For cryptos, simple logic demands that you use a strong hashing algorithm, not a weak one. A good example of such a hashing algorithm is the RSA (2048 bits and up) and AES (256 bits and up).
A good chunk of the web applications and servers that you’re likely to come across online have been poorly configured. As a matter of fact, the number of those that have been misconfigured trumps those that have been properly configured by far.
And the reason is rather simple: there are a dozen ways that you could mess up a configuration, and people keep making them all the time without knowing they’re putting their websites at risk.
Here are a few examples of how you’re likely to mess up your site by misconfiguring it:
- Running a web app while you’ve enabled the debug option.
- Enabling directory listing on a web server, which has the effect of leaking valuable information.
- Running outdated CMS software, plugin, PhpMyAdmin, or any other software
- Running unnecessary services on the server machine.
- Forgetting to change default passwords and keys. This is a common case to those running their websites on WordPress.
- Revealing some crucial error handling formation to a third party with malice.
There’s only one way to prevent this: consider setting up an automated build and deploy process that will be running a series of tests every time you deploy any web program.
Another trick for countering the security risks associated with misconfiguration would be to post hooks that will be preventing your codes from leaking out built-in development stuff and passwords.
Missing Function Level Control
This vulnerability occurs whenever there’s an authorisation failure. So every time a function is called on a server, no proper authorisation is followed.
What happens most of the time is that developers have to rely on the idea that the server generated the UI. So they’ll be contented with the idea that the client will not access any functionality that’s not generated by the server. How wrong of them.
Attackers have a way of forging requests to hidden functionalities and there’s no way you’re going to stop them by just making these functionalities inaccessible.
Imagine a situation where your site features an admin panel, and there’s a button on that panel that will only be appearing in the User Interface if the person on the other end is an admin.
While it’s easy for developers to assume no attacker will be discovering this button, you’d be surprised to find out that they consider it a no brainer.
To say safe, it’s crucial to make sure authorisation is always done from the server side, all the time. Make no exceptions, or else the consequences to follow will be something you’ll forever live to regret.
Insecure Data Object
This one happens when you place excessive trust in user input, not knowing you’re exposing your site to a security risk.
By direct object reference, what is meant is that there’s an internal object in the server, such as database key or file, that’s exposed to a user on the other end. The problem arises when an attacker provides this reference, and if authorisation is either broken or NOT enforced, the attacker can be tempted to manipulate your system by doing things that they’re NOT allowed to do.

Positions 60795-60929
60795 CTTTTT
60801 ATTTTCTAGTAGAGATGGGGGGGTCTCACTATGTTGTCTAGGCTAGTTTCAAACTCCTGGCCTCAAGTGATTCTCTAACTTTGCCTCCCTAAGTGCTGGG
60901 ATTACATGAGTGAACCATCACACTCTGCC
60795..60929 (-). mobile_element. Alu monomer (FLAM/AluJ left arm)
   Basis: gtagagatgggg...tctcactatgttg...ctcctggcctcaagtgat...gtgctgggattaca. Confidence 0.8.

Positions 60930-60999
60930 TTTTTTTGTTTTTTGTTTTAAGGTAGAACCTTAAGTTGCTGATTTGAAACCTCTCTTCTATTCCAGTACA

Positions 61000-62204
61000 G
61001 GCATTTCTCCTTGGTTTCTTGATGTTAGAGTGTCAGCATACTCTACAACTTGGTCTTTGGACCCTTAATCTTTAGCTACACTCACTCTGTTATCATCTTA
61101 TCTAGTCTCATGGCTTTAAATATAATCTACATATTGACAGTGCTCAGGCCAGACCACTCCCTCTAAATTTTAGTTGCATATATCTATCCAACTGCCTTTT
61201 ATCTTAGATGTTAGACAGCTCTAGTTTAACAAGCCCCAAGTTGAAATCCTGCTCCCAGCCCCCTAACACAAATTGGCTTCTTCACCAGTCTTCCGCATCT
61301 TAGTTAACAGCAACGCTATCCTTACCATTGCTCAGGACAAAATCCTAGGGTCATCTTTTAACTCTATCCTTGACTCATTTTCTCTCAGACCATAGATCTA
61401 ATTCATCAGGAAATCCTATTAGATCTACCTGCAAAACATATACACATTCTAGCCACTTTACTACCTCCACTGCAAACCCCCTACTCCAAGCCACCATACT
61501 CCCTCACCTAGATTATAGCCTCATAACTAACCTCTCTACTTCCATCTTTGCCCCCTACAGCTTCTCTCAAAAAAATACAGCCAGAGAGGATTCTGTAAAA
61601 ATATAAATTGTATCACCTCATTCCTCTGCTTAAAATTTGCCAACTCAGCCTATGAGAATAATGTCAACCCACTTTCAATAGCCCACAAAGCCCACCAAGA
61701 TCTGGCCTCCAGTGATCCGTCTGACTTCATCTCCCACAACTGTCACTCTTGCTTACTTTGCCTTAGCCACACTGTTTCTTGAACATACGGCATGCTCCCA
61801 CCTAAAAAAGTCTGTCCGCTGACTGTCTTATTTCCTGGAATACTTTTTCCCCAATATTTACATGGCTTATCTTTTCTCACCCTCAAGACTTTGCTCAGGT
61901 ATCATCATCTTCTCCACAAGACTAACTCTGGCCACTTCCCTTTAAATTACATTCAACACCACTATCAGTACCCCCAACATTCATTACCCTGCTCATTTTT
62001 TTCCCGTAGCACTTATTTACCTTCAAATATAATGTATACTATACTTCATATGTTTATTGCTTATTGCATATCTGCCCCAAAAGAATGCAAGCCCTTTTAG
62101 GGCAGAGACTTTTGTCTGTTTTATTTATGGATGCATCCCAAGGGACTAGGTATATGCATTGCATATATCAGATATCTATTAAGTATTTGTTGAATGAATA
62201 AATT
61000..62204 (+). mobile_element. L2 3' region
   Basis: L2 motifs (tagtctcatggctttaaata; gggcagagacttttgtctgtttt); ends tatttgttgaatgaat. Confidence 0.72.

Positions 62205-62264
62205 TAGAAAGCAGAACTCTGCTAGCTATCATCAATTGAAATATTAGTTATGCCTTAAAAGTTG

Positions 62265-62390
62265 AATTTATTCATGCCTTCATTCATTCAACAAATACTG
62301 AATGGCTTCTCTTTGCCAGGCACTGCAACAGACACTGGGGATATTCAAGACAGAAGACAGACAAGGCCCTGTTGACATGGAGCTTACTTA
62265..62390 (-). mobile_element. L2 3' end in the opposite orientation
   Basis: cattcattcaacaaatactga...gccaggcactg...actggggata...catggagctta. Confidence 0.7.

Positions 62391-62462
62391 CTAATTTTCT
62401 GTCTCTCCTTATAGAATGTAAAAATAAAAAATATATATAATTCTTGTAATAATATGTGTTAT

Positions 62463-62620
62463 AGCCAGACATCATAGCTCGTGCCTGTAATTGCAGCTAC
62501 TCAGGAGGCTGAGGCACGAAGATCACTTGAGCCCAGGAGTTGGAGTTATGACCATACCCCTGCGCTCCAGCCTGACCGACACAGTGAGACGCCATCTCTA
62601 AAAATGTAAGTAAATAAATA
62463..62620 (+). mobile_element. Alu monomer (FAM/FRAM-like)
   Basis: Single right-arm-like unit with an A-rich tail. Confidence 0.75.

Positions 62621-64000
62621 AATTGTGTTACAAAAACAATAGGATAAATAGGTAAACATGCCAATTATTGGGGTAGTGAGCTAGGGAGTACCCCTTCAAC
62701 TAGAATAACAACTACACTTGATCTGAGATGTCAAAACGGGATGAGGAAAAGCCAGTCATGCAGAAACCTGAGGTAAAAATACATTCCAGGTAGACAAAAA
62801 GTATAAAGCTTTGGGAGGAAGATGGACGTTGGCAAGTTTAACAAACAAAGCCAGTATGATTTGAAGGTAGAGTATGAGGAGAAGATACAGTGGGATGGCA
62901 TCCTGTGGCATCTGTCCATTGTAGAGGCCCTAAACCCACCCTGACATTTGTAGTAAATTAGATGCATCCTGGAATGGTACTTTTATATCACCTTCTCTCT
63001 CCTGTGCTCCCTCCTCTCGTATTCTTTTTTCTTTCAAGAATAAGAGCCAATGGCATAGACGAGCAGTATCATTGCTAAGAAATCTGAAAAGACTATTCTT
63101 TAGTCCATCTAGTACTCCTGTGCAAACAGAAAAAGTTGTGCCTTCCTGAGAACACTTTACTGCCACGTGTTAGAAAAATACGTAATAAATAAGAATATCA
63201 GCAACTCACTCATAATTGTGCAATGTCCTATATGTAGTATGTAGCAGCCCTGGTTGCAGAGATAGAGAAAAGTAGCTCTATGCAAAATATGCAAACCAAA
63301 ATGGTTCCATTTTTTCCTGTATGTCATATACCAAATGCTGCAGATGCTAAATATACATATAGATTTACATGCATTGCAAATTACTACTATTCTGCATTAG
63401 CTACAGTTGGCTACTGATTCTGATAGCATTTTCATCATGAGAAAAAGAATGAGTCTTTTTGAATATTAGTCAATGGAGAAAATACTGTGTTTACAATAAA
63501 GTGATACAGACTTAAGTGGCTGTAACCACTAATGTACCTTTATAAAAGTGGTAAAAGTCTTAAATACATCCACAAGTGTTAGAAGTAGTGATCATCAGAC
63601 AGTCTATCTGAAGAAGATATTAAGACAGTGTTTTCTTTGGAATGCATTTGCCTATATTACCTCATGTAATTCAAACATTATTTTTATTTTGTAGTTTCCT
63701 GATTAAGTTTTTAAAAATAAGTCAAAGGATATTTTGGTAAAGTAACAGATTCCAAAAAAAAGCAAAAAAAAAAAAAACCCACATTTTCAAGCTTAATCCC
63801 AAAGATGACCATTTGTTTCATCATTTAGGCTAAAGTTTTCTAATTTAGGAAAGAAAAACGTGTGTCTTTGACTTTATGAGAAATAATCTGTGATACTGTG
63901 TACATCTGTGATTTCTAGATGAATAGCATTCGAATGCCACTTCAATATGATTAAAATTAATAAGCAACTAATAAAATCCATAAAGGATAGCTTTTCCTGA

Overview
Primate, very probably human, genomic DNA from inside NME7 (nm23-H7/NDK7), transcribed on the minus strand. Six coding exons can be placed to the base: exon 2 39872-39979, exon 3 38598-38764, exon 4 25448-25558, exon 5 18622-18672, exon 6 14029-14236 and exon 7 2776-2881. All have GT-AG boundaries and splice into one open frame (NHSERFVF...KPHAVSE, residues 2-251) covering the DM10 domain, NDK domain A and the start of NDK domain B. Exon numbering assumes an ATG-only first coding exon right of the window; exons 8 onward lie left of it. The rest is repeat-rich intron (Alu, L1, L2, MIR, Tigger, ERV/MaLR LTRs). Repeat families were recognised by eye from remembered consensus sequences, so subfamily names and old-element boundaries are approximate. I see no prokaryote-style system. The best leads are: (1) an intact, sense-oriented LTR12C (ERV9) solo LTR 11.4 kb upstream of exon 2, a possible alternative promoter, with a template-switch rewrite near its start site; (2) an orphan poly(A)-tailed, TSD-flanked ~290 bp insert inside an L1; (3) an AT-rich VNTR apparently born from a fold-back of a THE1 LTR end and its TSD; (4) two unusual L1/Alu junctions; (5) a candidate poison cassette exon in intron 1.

Here’s a classic example: assuming you’re running code with the download.php module. This module is supposed to read and allow the user to download the files therein, so long as they have the CGI parameters specifying the name of the file.
But if the developer made a mistake of omitting authorisation from that code, whether accidentally or because they were too lazy to do it, the attacker can take advantage of the situation and use the opportunity to download your entire file system that any user running PHP can access. Everything, starting from your code to the files lying idly on the server – the attacker has full power to download the files and bring you to your knees.
To prevent the vulnerability, you have to learn how to perform user authorisation more consistently and properly, as you whitelist some of the choices you have. Also, try as much as you can to store all your data internally instead of relying on CGI parameters to pass it from your clients.
Another alternative would be to consider using session variables as they’re the most suited for this function.
Using components that are Stacked with Unknown Vulnerabilities
This is more of a deployment or maintenance issue than it is a vulnerability. Happens when you’re incorporating a new code that you collected from GitHub or anywhere else; you want to make sure that you did some thorough research on the code to establish that it’s i) clean and ii) not vulnerable to attacks.
Or else, that code could be the cause of your site being held hostage or you losing ownership of the site to an outsider. That’s NOT to say that the programmers were dumb. What it means is that the third party software you are using has remained unpatched for several years.
This is a common problem to those with a tendency to use lots of plugins. So before you rush into downloading and installing any plugin, do thorough research to establish if it’s totally clean and NOT a website security risk in any way.
To stay safe, you might want to stop the habit of copy-pasting codes. And if you have to, take your time to go through the lines and inspect it to make sure it’s not broken or if it’s intentionally malicious. Failure to do this can be likened to unwittingly inviting security risks that can prove to be detrimental to the overall wellbeing of your web presence.
This post was meant to instil in you a healthy dose of paranoia. Come what may, you’re NOT supposed to get comfortable where your online security is concerned, NOT even for a second.
You can use this post to figure out how to protect your site from malicious attacks, but just in case you need professional help in tightening the security nuts of your website or your overall online presence, MediaOne marketing is your friend. Talk to us!